I used to think I hated snow. I don't do snow sports. No skiing or boarding or whatever else you do on it. And the snowball fights and forts ended with grade school (unfortunately). I kept sledding well through university, but by then it was called taboozoning and often resulted in broken noses and spilled mulled wine.
In my more recent years though, the snow and it's corresponding winter haven't had much of an appeal to me. Cold. Wet. Demoralizing. Beautiful though. Unquestionably. Until you're trapped inside for a week because it's THAT cold, or because there's a blackout. I don't know that I always hated snow. There were so many fun things to do, and even though in my more recent years I had a love hate, there was still a lot of love. Biking through Toronto on my mountain bike through the snow was always a highlight. It was so hard, and so satisfying when I finally got home. I liked that everyone was equal during the snow. It just had to be dealt with, but didn't cause you to stop living. In fact, some winters I went out MORE just to see people and complain (a bit ironically) about how bad the snow was, and hope to get stranded so that the adventure could begin.
So it turns out, I have more love than hate for snow.
Now the rain on the other hand....
I used to skip high school when it was raining. Grade 10, 11, and some of 12, were drastically affected by my disdain for wet days. A puddle would be enough to keep me from doing something. I unapologetically hated the rain. The only thing I appreciated were storms. They made me feel so small, so powerless. Like natures' kick in the ass. But the rain....I don't like being wet. Wet clothes ruin my day. Carrying a change of clothes is like submitting to the fact that the rain wins. When I stay home, I win. Everyone wins.
So here in Vancouver, this rain may be my undoing. I don't get it. It spits. It's not happening all the time yet. But I know it's coming. Just spitting. Annoying. Like a kid sister tugging at your shirtsleeve trying to get you to play tea party. Or something. And you get wet. Not Toronto wet where you're soaked all at once and see it coming because a sheet of water drops on you. No, it's worse. It's getting progressively wetter, so slowly that you don't see it coming. It's getting on your bike and biking into the spit and getting drenched by your own speed. It's the kind of rain that makes you think you'll be fine walking to corner store. And you will be. You'll just be irritated.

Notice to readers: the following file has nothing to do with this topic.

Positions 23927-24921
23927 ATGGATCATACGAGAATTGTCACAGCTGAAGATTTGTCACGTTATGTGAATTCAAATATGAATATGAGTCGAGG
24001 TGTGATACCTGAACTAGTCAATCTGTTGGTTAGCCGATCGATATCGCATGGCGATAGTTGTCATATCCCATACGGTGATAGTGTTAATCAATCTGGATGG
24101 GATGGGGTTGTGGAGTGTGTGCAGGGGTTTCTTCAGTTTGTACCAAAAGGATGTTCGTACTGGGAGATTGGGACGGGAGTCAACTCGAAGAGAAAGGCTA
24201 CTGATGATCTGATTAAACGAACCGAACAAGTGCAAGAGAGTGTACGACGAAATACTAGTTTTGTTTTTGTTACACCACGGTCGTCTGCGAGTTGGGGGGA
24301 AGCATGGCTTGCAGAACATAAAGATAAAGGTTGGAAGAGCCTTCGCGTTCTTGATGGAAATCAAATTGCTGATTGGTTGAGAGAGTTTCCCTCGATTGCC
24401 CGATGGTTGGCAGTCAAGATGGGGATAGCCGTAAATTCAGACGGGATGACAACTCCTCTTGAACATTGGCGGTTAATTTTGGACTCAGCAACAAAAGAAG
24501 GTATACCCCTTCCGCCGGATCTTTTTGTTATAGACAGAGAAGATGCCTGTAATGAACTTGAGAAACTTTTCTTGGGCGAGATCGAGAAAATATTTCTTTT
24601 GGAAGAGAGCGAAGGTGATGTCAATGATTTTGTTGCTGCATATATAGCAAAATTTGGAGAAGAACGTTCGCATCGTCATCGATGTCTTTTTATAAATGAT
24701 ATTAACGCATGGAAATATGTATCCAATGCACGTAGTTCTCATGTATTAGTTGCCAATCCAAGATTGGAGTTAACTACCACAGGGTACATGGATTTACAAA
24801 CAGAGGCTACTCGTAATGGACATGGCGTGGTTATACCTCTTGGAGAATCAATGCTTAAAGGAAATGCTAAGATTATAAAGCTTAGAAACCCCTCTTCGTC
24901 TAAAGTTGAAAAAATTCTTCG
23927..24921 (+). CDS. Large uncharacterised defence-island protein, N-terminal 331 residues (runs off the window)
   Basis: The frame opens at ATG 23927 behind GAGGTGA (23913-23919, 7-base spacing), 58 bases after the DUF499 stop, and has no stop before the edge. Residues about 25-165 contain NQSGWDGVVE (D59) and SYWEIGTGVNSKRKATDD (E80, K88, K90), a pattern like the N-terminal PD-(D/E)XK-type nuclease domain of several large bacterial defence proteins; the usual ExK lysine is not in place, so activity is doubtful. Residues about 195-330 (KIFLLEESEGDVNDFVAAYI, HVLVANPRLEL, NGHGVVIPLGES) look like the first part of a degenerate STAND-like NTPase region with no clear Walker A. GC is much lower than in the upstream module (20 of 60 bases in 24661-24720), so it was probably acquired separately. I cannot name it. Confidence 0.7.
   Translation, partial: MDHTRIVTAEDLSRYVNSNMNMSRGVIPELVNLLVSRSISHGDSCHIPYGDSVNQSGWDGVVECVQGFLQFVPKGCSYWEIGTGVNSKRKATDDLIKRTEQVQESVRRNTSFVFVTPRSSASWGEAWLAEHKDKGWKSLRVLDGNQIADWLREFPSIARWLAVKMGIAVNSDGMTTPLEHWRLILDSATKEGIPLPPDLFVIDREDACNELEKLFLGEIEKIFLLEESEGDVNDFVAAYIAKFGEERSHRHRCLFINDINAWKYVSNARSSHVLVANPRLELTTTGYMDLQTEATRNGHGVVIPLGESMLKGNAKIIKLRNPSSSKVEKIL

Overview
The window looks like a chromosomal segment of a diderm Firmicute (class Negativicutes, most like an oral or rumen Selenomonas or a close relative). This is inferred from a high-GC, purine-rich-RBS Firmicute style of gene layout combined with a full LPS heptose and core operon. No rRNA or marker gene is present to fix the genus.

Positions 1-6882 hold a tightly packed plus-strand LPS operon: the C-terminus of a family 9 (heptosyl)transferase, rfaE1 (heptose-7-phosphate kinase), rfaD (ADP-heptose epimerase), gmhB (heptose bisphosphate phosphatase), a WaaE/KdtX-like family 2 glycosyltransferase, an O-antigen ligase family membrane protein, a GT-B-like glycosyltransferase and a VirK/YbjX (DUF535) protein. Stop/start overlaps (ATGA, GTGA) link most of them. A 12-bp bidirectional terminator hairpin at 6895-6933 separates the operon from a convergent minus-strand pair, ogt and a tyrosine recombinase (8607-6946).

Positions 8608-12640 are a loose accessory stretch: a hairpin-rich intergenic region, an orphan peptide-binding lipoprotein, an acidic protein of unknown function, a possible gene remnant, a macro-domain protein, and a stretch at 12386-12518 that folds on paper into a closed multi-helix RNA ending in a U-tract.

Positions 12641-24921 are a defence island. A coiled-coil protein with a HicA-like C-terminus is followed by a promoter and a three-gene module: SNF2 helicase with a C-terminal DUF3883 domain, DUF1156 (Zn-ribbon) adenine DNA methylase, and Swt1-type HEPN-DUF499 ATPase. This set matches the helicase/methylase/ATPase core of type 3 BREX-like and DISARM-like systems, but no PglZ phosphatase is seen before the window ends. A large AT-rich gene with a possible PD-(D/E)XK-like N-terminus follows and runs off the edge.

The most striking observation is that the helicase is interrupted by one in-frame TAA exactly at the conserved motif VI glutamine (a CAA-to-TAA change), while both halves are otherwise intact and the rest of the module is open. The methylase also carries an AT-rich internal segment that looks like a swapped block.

And cold. Toronto is cold. Montreal is cold. I hear the prairies are cold. Vancouver is a type of cold. In Toronto, I get cold. Then you're freezing. Literally you get to points where you are worried about your well-being. But, when you get inside, and you thaw off, life goes back to normal. You remember that everything is okay, that your blood will flow, that you won't be cold forever.
Not here. It gets in your bones. You can get inside. You can 'warm up' a bit. But you don't recover. You could strip down, take a shower, take a nap next to a heater, and still wake up with a chill in your bones. As if the rain is from a Ouigie board and each drop is a spirit passing through you. Chills. Lingering chills.
This rain. It's great for a lot of things. It's a rainforest. The summer doesn't understand what summer means. It's just always hot, then things burn, then there are fires, and everyone is so surprised. But then it rains, and it rains forever. No variation. There's an on off switch here, and it only gets used every 6 months or so.
This rain. I can do it. I can deal. But it may be my undoing.
I prefer the snow. That's saying a lot.